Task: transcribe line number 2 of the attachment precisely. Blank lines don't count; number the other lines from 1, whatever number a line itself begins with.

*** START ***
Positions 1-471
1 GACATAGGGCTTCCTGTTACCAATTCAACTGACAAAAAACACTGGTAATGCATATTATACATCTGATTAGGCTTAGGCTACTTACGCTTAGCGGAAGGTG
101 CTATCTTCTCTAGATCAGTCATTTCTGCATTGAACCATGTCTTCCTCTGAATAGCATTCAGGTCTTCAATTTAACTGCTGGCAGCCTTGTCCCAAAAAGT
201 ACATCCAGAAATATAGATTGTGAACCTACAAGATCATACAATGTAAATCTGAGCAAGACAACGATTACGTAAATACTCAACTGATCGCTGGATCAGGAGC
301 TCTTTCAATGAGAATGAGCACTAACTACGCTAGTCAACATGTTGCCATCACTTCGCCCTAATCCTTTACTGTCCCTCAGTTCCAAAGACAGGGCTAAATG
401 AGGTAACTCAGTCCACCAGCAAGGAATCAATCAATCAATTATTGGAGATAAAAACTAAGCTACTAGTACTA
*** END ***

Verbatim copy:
1 GACATAGGGCTTCCTGTTACCAATTCAACTGACAAAAAACACTGGTAATGCATATTATACATCTGATTAGGCTTAGGCTACTTACGCTTAGCGGAAGGTG